Amazon workers this week echoed the findings of a new report that paints a troubling picture of labor conditions and inequities at the retailer’s Minnesota warehouses, prompting one state lawmaker to pledge action in the coming legislative session.

In analyzing data from six Amazon facilities, researchers from the National Employment Law Project found injury and turnover rates well above the industry average, disparities between the earnings of Black and white workers at some warehouses and work arrangements designed to thwart union organizing.

But Tyler Hamilton, who has worked at the MSP1 facility in Shakopee for four years, said the data “doesn’t surprise those of us who have worked inside those warehouses. We see it every day.”

Hamilton and others active in the Awood Center, a worker-led organization that focuses on issues affecting members of Minnesota’s East African communities, held a virtual press conference Monday to share their reactions to the report, released Dec. 8.

Rep. Emma Greenman, a DFLer from Minneapolis, pledged to hold hearings on Amazon’s labor practices after the Legislature reconvenes in January. She said she is authoring legislation to ensure warehouse workers are provided adequate breaks, safety protections and a voice on the job.

“As Amazon expands here in Minnesota, the Legislature needs to take a look at the human cost,” Greenman said.

RATE DRIVES INJURIES

Workers on the press call targeted the bulk of their frustrations at Amazon’s “rate” – a benchmark for productivity each of them must meet to avoid facing discipline. Dad Ali, a four-year Amazon veteran, recalled appealing to his managers, as they pushed the rate higher and higher, with a traditional Somali saying that humans aren’t horses and shouldn’t be whipped to move faster.

“You’re expected to work like a machine,” Ali said, speaking through an interpreter.

The driving pace, workers and researchers say, is behind Amazon’s abysmal safety record in Minnesota, where Amazon employees are more than twice as likely to be injured as other warehouse workers.

Citing Amazon’s own data, the NELP report found 11.1 injuries annually per 100 full-time-equivalent warehouse workers between 2018 and 2020. At non-Amazon warehouses, that rate was 5.2. The Shakopee facility is particularly dangerous, researchers noted, with an injury rate in 2020 that was higher than any industry in Minnesota.

Irene Tung, a senior researcher at NELP, said most injuries reported in Amazon warehouses were severe muscle strains, which can have lifelong effects. The injuries are also “completely preventable,” Tung said, but that would require easing up on work rates and allowing time to recover between repetitive tasks.

That’s not the Amazon model.

“What makes working at Amazon so much more dangerous than working at other Minnesota jobs is the excessively rapid pace of work, enforced through a distinctive disciplinary system that Amazon has pioneered, which combines intensive electronic monitoring with frequent discipline and termination,” Tung said.

“When everybody’s paranoid about getting written up for not going fast enough, injuries happen,” said Emali Pettey, who worked for Amazon from 2020 to 2021. “That’s what happened with me.”

Workers at Amazon’s Shakopee facility went on strike in July 2019.

Amazon Workers in Eagan, MN.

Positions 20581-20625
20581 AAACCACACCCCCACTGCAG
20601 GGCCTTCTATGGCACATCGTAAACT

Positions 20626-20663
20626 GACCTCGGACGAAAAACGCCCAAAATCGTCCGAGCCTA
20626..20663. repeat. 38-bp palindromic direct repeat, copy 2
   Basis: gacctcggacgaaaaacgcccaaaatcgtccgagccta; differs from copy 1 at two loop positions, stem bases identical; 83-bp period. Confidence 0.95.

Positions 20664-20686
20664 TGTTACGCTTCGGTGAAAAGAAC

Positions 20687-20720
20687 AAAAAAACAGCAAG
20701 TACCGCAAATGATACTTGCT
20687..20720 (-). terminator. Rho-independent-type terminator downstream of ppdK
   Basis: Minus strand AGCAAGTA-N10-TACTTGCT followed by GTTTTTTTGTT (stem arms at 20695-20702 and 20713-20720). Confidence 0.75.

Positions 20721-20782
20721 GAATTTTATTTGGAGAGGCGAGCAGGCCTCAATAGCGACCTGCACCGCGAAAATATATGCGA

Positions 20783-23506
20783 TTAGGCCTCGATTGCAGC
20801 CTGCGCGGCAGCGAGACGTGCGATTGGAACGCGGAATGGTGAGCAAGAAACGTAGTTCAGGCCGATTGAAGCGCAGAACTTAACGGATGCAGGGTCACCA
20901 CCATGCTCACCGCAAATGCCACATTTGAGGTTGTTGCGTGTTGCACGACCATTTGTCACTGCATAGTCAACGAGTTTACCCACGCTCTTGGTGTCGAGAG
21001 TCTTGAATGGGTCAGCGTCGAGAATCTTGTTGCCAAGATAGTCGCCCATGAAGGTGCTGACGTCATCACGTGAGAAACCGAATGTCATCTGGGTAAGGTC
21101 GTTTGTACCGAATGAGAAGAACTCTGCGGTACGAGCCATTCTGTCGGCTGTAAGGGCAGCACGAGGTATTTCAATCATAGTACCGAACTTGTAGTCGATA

THE RUNAROUND

Suffering an injury on the Amazon warehouse floor, Minnesota workers said, is the start of a drawn-out process that too often results in greater injury, unpaid medical bills or lost wages. Speaking through an interpreter, Fardowso Yusuf said the process is known among Amazon workers like her as “the runaround.”

“When I got injured, I was sent home and my injuries were deleted out of the system,” Yusuf alleged. “I couldn’t find any record, and I didn’t receive any payment.”

Yusuf and other workers said they confronted managers with reports from their personal physicians, only to be “told they don’t accept that kind of report,” Yusuf said. Ali said he asked for a reduced workload after his doctor diagnosed him with spinal disc injuries, only to be told by a manager “to go back to work.”

“They don’t take it in a serious manner,” said Ali, who still feels the effects of his injury. “Amazon will give you the runaround until you give up, until you put your hands up and get no results. If you don’t speak [English] that makes it even harder for you.”

TROUBLING DISPARITIES

Indeed, NELP researchers raised questions about Amazon’s disproportionate employment of Black and East African workers in Minnesota. Greenman, a member of the House committee on labor, said those practices should draw greater public scrutiny in light of “Minnesota’s shameful racial inequities.”

In Scott County, where Amazon accounts for the overwhelming majority of warehouse employees, Black warehouse workers take home 37% less, on average, than white warehouse workers. Amazon doesn’t make public average pay rates by race, but Tung said the data suggests Black workers in Scott County are being segregated into lower-paying jobs.

What is clear from the report is that Amazon is not living up to its promise to create high-quality jobs for Minnesotans at its warehouses. If Amazon were, Tung said, its annual turnover rates – which reached 170% at the Shakopee facilities – would not be glaringly higher than other warehouses, which average 61% per year.

Greenman called the Amazon business model “jarring” and said it falls short of Minnesota’s standards.

“It’s a model that uses and discards workers at an alarming rate, with little regard for their health, their economic security, their well-being and the impact it has on our local communities,” she said.

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